# Approximation result for non-autonomous and non-local rock fracture models

• E. F. Doungmo Goufo
• A. Kubeka
Original Paper Area 1

## Abstract

The increasing number of earthquakes in the world and the unusual behavior observed in rock fracture processes across the globe have recently raised number of concerns. The way rocks undergo fractures in nature (sometime caused by human activities) is not always the idealized one as wished by geologists. This makes their mathematical modeling and analysis quite complex. In this paper a non-local and non-autonomous rock fracture model where sizes of clusters are discrete and rock fracture rate is time, position and size dependent is investigated by means of forward propagators. Such a model, where in addition, new particles are spatially randomly distributed according to some probabilistic law, has not yet been analyzed in the same work. Our analysis consists of approximating the solution of a discrete, non-local and non-autonomous rock fracture model by a sequence of solutions of cut-off problems of a similar form. Then, we make use of the classical argument of Dini (Lemma 4, Kato in Perturbation theory for linear operators. Die Grundlehren der mathematischen Wissenschaften. Band, vol 132. Springer, New York, 1984) to show existence of strong solutions of the model in the class of Banach spaces (of functions with finite higher moments) $$\mathcal {X}_{r}:=L_{1}(\mathfrak {I},X_{r})$$, with $$X_{r}=\{g:\mathbb {R}^{3}\times \mathbb {N}\ni (x,n)\rightarrow g(x,n), \Vert g\Vert _{r}:=\int _{\mathbb {R}^{3}}\sum _{n=1}^{\infty }n^{r}|g(x,n)|dx<\infty \}.$$ Numerical implementations of the approximation scheme show the fracture evolution of the shear stress resulting from rock fracture as a function of slip. A comparison with the standard well-know results reveals, as expected, that the approximation scheme maintains a sharp weakening of the shear stress in the real fracture case compared to the idealized (homogenous) case. This great observation together with this approximation scheme may contribute to the proof of uniqueness of a strong solution to the discrete, non-local and non-autonomous rock fracture model which remains open and unsolved.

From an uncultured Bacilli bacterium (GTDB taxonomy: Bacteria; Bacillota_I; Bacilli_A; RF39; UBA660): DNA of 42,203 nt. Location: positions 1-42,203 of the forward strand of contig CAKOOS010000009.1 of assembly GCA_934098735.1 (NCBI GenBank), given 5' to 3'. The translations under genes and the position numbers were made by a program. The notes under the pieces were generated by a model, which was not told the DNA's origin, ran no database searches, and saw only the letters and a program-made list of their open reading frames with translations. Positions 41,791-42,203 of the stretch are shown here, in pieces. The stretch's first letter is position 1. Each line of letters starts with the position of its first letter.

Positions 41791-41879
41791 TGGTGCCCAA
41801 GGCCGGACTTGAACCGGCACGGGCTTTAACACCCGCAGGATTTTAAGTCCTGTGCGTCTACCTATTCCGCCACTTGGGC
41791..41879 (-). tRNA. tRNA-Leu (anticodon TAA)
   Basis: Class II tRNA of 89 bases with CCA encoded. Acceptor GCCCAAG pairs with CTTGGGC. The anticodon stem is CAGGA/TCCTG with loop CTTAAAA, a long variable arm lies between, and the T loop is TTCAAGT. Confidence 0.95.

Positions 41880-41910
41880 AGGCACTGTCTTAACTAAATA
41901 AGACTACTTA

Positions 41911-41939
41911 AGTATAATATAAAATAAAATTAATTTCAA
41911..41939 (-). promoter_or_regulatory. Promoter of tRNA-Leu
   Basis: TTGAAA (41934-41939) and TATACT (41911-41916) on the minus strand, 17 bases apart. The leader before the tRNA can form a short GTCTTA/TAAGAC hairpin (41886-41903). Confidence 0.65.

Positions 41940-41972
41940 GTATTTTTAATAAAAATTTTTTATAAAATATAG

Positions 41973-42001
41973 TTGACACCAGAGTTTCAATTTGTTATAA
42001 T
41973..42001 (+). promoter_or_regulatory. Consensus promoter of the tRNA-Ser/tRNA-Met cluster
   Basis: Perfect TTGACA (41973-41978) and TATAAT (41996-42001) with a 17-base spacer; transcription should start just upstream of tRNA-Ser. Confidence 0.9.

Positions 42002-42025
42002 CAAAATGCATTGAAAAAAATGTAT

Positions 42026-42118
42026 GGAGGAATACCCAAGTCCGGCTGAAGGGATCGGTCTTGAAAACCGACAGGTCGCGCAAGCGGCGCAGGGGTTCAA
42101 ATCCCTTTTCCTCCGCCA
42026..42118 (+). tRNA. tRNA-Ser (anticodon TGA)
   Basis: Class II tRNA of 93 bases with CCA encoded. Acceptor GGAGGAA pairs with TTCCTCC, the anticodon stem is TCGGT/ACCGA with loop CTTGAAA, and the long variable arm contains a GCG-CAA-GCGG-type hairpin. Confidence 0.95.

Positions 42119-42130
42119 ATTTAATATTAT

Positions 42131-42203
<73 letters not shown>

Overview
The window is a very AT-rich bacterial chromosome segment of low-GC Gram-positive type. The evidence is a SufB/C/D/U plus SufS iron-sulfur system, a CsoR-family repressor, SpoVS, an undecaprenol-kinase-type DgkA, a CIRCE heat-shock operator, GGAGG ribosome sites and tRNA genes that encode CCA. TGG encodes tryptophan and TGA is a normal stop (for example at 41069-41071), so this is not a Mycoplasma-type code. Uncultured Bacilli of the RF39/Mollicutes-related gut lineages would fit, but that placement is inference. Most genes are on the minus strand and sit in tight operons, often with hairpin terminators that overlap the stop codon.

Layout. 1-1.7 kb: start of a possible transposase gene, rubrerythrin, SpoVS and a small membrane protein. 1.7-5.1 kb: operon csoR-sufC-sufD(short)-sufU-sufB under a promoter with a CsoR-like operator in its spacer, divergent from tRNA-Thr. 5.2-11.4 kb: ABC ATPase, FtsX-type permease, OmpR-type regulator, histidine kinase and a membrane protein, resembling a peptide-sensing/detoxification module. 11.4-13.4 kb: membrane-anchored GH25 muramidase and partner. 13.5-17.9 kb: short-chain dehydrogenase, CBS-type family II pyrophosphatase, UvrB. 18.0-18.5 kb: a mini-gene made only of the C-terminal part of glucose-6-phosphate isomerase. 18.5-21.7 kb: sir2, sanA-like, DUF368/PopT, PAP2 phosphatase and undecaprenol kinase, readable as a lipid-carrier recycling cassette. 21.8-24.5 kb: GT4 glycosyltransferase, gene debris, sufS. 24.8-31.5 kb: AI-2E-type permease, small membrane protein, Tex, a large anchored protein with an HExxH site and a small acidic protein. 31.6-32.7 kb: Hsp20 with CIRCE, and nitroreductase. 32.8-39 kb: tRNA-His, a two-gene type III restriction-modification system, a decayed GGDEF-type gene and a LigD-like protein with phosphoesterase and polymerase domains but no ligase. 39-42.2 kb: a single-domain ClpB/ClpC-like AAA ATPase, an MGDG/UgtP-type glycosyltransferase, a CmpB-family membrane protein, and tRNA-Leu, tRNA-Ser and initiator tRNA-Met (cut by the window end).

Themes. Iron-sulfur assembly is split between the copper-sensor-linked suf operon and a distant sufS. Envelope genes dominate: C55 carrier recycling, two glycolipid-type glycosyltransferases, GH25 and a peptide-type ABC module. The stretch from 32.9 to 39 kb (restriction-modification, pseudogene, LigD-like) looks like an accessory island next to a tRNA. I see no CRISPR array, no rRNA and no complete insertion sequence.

## Keywords

Evolution system Forward propagator Non-autonomous rock fracture Non-local model Discrete model Integro-differential equations

46Txx 47Txx

## References

1. 1.
Ohnaka, M.: A constitutive scaling law and a unified comprehension for frictional slip failure, shear fracture of intact rock, and earthquake rupture. J. Geophys. Res. Solid Earth 108(B2) (2003).
2. 2.
Ordoñez, A., Peñuela, G., Idrobo, E.A., Medina, C.E.: Recent advances in naturally fractured reservoir modeling. Ciencia, Tecnologia y Futuro 2(2), 51–64 (2001)Google Scholar
3. 3.
Rice, J.R.: Constitutive relations for fault slip and earthquake instabilities. Pure Appl. Geophys. 121(3), 443–475 (1983)
4. 4.
Daub, E.G., Carlson, J.M.: Friction, fracture, and earthquakes. Annu. Rev. Condens. Matter Phys. 1(1), 397–418 (2010)
5. 5.
Moore, J.R., Gischig, V., Button, E., Loew, S.: Rockslide deformation monitoring with fiber optic strain sensors. Nat. Hazards Earth Syst. Sci. 10, 191–201 (2010)
6. 6.
Andrews, D.J.: Rupture velocity of plane strain shear cracks. J. Geophys. Res. 81(32), 5679–5687 (1976)
7. 7.